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he was looking for one thing, and he got it. this game was over. an easy standup score, and let the party begin. the losing streak is over. >> duane: and they were ready to celebrate after those three straight losses in milwaukee. the giants beat the padres 3-2, and we'll be back with more from san francisco. wow, the track looks perfect.
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>> duane: the giants beat the padres in the bottom of the ninth. gregorson and the fans still sticking around. a lot of the fans expressing
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their solidarity with the people in boston. >> mike: that was their first walkoff. >> duane: so, the giants' losing streak is over. it's nice to be back home. for more on tonight's game, tune in to comcast sports net california. we'll be back with you next friday night at 7:00 p.m. from san diego. we hope you enjoyed it, the giants, a 3-2 win.
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we are back. we go, as advertised, to massachusetts native anne thompson in copley square tonight. you know i grew up in a baseball and football broken home. dad from boston who rooted for this mets while i grew up rooting for the yankees and football giants but i have put it aside because boston is the priority. around this time last night, it seemed like an insane world of hurt had been brought on that
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luckily very resilient city. >> reporter: it is an extraordinarily resilient city, brian. you know, tonight the president said that boston refused to be intimidated and that's so true. it was a very strange day in this city. i can tell you in the lockdown turned boston in to almost a state of marshall law. in the public garden, we saw the swan boats were just sitting there. they were floating in the lag n lagoon. nobody was there. they have been a boston traditional for over 130 years. in the boston commons there were more s.w.a.t. teams than people. usually that's a place where workers and runners go by the thousands. the freedom trail, which is the red brick line that takes tourists and school children to all of the historic sites in this city, connected to the american revolution, no one was walking the freedom trail. it was a very unusual day. yet, even though people were
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inconvenienced, even though they were told to stay in their homes, people i talked to, brian, as the lockdown went on, they all said one thing, they didn't want the suspect to be killed when he was captured. they wanted him to be taken alive because they want answers as to why those two men did what they did to the city of boston, to the boston marathon and to this country because people don't understand how somebody could leave bombs in a crowd of people on the greatest day in this city and take lives and change lives forever. >> and yet so oddly, anne, it is suddenly all lifted. it's all gone. one guy dead. one guy in the hospital. it was just those two. we are all but convinced. and tomorrow may be a perfectly ordinary, or spectacular day in boston.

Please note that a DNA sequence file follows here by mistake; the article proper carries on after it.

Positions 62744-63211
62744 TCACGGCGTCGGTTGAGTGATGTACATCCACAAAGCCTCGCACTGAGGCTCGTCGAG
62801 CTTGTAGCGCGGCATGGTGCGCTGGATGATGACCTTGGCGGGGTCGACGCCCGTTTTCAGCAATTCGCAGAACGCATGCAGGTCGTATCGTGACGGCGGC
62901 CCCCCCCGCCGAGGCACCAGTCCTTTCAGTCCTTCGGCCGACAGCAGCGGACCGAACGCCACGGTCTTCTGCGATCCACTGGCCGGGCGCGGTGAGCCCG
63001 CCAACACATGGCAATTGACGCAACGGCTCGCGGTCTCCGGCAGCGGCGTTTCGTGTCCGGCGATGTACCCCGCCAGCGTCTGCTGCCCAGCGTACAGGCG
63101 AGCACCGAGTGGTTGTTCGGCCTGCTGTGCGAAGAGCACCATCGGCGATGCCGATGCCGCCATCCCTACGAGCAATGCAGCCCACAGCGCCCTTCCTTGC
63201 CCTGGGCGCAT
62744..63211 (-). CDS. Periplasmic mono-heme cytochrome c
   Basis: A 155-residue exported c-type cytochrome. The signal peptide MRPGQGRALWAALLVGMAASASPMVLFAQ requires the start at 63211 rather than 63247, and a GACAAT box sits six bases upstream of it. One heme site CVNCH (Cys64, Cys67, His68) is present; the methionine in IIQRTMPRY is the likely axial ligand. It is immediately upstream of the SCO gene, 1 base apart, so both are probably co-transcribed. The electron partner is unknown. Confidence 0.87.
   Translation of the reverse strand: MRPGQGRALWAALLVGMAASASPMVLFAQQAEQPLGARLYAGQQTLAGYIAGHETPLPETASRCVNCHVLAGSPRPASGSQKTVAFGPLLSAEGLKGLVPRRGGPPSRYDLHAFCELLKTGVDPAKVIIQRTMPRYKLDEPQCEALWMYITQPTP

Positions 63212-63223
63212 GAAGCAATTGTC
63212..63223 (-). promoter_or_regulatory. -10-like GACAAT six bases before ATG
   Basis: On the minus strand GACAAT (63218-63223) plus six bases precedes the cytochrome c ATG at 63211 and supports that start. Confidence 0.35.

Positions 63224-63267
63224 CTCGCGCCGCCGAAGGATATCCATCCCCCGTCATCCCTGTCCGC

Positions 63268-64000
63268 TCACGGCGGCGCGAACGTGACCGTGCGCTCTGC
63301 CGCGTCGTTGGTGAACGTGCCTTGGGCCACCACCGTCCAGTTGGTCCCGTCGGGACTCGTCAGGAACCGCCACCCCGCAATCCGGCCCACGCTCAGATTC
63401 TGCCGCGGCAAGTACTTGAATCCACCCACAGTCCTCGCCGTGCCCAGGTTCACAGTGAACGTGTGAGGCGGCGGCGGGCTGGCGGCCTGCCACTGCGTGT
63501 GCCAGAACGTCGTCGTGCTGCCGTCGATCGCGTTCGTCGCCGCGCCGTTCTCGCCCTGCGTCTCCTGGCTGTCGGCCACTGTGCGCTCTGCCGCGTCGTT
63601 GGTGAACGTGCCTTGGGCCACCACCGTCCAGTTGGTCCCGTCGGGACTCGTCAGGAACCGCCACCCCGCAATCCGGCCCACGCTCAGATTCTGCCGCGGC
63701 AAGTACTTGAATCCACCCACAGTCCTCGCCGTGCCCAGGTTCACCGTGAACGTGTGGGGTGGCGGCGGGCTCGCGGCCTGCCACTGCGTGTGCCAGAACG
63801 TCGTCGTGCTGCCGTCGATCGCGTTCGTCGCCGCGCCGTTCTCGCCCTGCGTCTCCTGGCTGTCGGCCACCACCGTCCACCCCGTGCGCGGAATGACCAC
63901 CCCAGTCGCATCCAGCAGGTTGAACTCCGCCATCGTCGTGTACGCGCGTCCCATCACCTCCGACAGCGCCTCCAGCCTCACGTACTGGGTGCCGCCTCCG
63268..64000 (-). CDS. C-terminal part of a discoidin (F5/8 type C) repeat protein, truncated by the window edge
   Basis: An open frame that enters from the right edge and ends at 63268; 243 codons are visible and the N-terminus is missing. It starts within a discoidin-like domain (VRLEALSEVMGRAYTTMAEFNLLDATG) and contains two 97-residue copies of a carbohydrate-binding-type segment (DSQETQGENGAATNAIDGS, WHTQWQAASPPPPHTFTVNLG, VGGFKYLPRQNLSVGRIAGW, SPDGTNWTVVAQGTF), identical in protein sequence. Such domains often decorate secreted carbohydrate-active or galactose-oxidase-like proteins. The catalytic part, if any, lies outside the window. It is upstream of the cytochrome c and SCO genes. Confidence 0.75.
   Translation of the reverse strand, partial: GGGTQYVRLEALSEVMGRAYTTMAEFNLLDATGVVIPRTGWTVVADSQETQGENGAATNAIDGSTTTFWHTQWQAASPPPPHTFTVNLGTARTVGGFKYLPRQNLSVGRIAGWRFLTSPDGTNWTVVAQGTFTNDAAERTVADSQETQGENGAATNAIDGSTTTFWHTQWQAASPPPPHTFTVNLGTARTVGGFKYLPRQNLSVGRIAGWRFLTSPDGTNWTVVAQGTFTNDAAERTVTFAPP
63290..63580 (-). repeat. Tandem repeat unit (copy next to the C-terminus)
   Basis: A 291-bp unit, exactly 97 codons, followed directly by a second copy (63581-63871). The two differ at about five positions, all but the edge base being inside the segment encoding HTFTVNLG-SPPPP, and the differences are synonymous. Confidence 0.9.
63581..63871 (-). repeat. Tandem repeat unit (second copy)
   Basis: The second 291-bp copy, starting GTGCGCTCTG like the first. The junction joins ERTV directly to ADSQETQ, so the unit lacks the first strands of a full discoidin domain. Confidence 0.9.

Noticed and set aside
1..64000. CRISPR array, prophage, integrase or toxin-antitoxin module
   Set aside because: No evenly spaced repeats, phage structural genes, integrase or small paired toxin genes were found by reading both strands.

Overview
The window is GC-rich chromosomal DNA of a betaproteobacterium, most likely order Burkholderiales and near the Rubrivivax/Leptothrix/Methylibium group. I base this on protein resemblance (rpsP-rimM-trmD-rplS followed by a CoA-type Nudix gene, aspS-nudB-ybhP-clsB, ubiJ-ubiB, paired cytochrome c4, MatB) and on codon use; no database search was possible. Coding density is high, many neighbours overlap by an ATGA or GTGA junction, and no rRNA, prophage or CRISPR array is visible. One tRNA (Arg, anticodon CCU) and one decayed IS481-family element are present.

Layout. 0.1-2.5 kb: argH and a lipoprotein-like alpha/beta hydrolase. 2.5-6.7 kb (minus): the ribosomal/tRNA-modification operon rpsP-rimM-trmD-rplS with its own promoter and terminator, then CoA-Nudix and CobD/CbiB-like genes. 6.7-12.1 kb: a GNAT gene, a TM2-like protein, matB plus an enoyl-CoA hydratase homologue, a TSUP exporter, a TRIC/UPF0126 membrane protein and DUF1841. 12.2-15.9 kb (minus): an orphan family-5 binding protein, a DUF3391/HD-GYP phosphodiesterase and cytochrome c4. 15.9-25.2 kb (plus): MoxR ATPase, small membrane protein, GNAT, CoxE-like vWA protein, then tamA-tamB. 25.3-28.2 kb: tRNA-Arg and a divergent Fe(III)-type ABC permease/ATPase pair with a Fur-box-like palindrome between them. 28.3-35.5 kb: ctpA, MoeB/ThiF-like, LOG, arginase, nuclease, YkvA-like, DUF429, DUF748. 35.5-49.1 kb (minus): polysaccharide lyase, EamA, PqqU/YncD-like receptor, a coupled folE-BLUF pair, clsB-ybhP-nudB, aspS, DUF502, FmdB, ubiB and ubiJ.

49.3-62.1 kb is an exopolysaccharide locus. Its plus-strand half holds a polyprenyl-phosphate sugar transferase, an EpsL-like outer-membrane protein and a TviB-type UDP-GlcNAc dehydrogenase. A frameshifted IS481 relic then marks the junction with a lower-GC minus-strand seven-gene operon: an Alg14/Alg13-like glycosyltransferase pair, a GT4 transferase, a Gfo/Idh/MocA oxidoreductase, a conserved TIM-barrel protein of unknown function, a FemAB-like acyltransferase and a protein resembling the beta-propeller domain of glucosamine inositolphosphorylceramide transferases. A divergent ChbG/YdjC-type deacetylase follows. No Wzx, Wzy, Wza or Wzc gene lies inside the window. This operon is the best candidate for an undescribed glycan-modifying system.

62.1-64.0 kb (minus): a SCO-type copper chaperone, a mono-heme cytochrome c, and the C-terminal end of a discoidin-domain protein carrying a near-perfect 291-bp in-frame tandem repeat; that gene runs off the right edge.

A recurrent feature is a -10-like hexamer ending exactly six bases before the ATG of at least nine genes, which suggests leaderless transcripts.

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>> reporter: well, it is gone in this sense. yes, the red sox will play tomorrow at fenway park. they will take on the kansas city royals. so that will be a way to get things back to normal. i was struck listening to the governor and the police officers after the suspect was captured. the first people they mentioned were the four people who died krystle campbell, martin richard, lu lingzi and sean colier, the officer who was killed. and that is first and foremost in the minds of the people here in boston. the loss of life and then those who were still in the hospital, the people who have lost limbs, who suffered shrapnel injuries. yes, there's a great sense of relief that this at least the first phase of this is over. the suspects -- one has been captured and one has been killed. but they know for the city there is a long road to recovery and this was just the first big step. brian?
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>> what an obscene toll of human damage by these two men. anne thompson in the great city of boston tonight. thanks. we also have an update tonight on the corcoran family whose terrible suffering after the bombing moved so many people around the world who heard their story. the mother had both legs amputated and the frantic effort to save her daughter because image of the tragedy. their family is speaking to natalie morales for the first time.3 f1 >> reporter: as the nation watched the events unfold over the last 24 hours, kevin corke ran watched, too. deafen has been here since monday since his wife and daughter were injured at the